_httpContextAccessor = httpContextAccessor ?? throw new ArgumentNullException(nameof(httpContextAccessor));
        }

        public ValueTask<TargetingContext> GetContextAsync()
        {
            HttpContext httpContext = _httpContextAccessor.HttpContext;

            if (ACachedTargetingContextExists())
            {
                return CachedTargetingContext();
            }

            ClaimsPrincipal user = httpContext.User;
            TargetingContext targetingContext = new TargetingContext
            {
                UserId = user.Identity.Name,
                Groups = GetGroupsFromClaims()
            };

            CacheTargetingContextForFutureLookups();

            return new ValueTask<TargetingContext>(targetingContext);

            // Local functions could be moved to class level functions
            bool ACachedTargetingContextExists() => httpContext.Items.ContainsKey(CacheKey);
           
            ValueTask<TargetingContext> CachedTargetingContext() =>  new ValueTask<TargetingContext>((TargetingContext)httpContext.Items[CacheKey]);
           
            IEnumerable<string> GetGroupsFromClaims()
            {                               
                // In this implementation groups/roles are specified using claims (ClaimTypes.Role)
                foreach (Claim claim in user.Claims)
                {
                    if (claim.Type == ClaimTypes.Role) 
                    {
                        yield return claim.Value;
                    }
                }
            }
          
            void CacheTargetingContextForFutureLookups() => httpContext.Items[CacheKey] = targetingContext;
        }
    }
}

In the preceding code, we are basically getting the user id of the current request and also any roles/groups to which that user belongs. This is in the form of a TargetingContext instance. This TargetingContext instance will be used by the targeting feature filter to decide whether or not to give the user access to the feature.

Configuring Targeting

To configure the targeting filter, you specify the users and/or groups, and the percentage of all users:

"FeatureManagement": {
  "Printing": {
    "EnabledFor": [
      {
        "Name": "Microsoft.Targeting",
        "Parameters": {
          "Audience": {
            "Users": [
              "Sarah",
              "Amrit"
            ],
            "Groups": [
              {
                "Name": "earlyadopters",
                "RolloutPercentage": 10
              }
            ],
            "DefaultRolloutPercentage": 0
          }
        }
      }
    ]
  }
}

In the preceding config, the Printing feature will be enabled for:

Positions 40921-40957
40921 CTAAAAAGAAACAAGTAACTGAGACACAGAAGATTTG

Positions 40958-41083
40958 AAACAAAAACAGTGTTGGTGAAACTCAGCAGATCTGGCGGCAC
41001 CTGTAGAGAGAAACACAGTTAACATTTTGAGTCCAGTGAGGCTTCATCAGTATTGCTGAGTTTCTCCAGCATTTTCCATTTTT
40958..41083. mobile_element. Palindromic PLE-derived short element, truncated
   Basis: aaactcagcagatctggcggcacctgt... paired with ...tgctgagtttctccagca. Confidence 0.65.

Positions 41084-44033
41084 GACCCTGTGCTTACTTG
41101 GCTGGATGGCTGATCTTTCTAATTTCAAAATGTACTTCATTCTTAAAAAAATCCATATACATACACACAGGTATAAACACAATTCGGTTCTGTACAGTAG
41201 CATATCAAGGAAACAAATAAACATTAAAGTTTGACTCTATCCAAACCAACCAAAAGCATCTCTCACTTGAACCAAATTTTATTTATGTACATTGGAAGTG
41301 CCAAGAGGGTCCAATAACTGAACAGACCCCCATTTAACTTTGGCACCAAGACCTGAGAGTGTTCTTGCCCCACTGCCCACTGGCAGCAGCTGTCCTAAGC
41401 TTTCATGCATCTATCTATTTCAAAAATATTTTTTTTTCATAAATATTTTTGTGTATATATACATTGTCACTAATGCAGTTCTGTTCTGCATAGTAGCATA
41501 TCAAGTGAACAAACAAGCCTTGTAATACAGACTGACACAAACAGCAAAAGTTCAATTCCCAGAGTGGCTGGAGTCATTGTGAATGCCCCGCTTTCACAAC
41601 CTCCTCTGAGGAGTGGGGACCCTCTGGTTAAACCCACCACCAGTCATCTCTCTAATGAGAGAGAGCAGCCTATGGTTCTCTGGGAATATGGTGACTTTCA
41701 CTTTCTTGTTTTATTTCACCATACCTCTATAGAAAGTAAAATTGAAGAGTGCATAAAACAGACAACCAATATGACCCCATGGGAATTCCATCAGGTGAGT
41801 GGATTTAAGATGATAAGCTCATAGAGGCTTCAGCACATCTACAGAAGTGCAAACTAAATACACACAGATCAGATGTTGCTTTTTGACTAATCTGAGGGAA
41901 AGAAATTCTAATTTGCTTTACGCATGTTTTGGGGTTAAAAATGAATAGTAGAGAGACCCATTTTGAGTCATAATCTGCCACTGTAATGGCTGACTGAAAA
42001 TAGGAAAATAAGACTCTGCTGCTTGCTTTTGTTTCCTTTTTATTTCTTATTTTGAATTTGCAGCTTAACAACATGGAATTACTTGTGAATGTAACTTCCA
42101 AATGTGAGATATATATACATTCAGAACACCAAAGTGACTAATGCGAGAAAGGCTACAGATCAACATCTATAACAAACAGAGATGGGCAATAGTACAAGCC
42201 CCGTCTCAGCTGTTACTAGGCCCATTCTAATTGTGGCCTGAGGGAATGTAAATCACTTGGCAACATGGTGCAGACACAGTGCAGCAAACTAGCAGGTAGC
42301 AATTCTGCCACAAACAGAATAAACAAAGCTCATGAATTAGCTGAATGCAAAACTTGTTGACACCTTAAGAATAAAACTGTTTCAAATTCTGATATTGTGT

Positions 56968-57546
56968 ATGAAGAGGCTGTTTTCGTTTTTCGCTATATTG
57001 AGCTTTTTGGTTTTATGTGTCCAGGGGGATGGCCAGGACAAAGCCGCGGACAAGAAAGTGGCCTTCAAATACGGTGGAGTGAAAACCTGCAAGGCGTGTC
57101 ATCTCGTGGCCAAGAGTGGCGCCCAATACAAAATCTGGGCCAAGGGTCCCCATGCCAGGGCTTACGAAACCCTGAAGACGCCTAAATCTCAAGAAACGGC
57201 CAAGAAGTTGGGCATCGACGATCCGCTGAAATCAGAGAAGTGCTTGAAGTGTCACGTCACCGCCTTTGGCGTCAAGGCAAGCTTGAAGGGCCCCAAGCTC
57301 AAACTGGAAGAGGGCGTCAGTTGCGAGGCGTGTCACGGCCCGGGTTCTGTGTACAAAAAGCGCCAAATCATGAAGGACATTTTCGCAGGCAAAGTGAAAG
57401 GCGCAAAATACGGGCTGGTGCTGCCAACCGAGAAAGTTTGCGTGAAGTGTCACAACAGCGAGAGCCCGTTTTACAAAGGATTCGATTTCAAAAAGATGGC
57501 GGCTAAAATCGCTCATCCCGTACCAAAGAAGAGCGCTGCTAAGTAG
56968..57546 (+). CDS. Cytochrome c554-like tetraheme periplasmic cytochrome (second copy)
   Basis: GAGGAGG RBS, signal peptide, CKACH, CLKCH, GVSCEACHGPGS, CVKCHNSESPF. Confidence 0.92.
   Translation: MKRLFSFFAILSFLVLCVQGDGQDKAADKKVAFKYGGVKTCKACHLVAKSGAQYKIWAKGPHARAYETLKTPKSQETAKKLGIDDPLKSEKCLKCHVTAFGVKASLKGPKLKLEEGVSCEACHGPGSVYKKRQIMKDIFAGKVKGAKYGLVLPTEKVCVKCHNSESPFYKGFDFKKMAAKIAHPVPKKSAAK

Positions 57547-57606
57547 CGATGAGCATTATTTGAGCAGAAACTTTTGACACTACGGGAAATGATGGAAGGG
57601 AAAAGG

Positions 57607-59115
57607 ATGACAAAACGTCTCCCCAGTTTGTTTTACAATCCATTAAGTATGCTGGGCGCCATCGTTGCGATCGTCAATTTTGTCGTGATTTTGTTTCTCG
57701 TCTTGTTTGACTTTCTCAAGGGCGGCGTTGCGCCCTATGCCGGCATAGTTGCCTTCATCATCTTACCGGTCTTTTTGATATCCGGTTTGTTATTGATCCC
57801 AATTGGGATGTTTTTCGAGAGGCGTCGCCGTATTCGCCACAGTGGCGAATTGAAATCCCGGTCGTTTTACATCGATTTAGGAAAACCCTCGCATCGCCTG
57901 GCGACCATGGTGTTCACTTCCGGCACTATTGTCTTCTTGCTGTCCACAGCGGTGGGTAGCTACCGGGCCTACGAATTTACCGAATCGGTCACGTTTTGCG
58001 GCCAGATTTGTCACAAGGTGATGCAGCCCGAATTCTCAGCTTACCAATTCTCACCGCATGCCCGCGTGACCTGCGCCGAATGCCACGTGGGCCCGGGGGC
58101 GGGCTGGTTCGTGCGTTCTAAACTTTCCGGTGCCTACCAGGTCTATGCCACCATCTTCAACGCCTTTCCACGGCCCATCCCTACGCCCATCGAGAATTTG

• Sarah and Amrit
  • 10% of all users in the earlyadopters role/group
  • 0% of all users

Once the feature has been running in production without error this could be expanded to all the early adopters:

"FeatureManagement": {
  "Printing": {
    "EnabledFor": [
      {
        "Name": "Microsoft.Targeting",
        "Parameters": {
          "Audience": {
            "Users": [
              "Sarah",
              "Amrit"
            ],
            "Groups": [
              {
                "Name": "earlyadopters",
                "RolloutPercentage": 100
              }
            ],
            "DefaultRolloutPercentage": 0
          }
        }
      }
    ]
  }
}

And then at a later point, 50% of non early adopters (i.e. 50% of the user base):

"FeatureManagement": {
  "Printing": {
    "EnabledFor": [
      {
        "Name": "Microsoft.Targeting",
        "Parameters": {
          "Audience": {
            "Users": [
              "Sarah",
              "Amrit"
            ],
            "Groups": [
              {
                "Name": "earlyadopters",
                "RolloutPercentage": 100
              }
            ],
            "DefaultRolloutPercentage": 50
          }
        }
      }
    ]
  }
}

And then to everyone:

"FeatureManagement": {
  "Printing": {
    "EnabledFor": [
      {
        "Name": "Microsoft.Targeting",
        "Parameters": {
          "Audience": {
            "Users": [
              "Sarah",
              "Amrit"
            ],
            "Groups": [
              {
                "Name": "earlyadopters",
                "RolloutPercentage": 100
              }
            ],
            "DefaultRolloutPercentage": 100
          }
        }
      }
    ]
  }
}

Now once the feature has been used for enough time and is considered stable, in a future release the Printing feature flag and associated code can be removed from the app.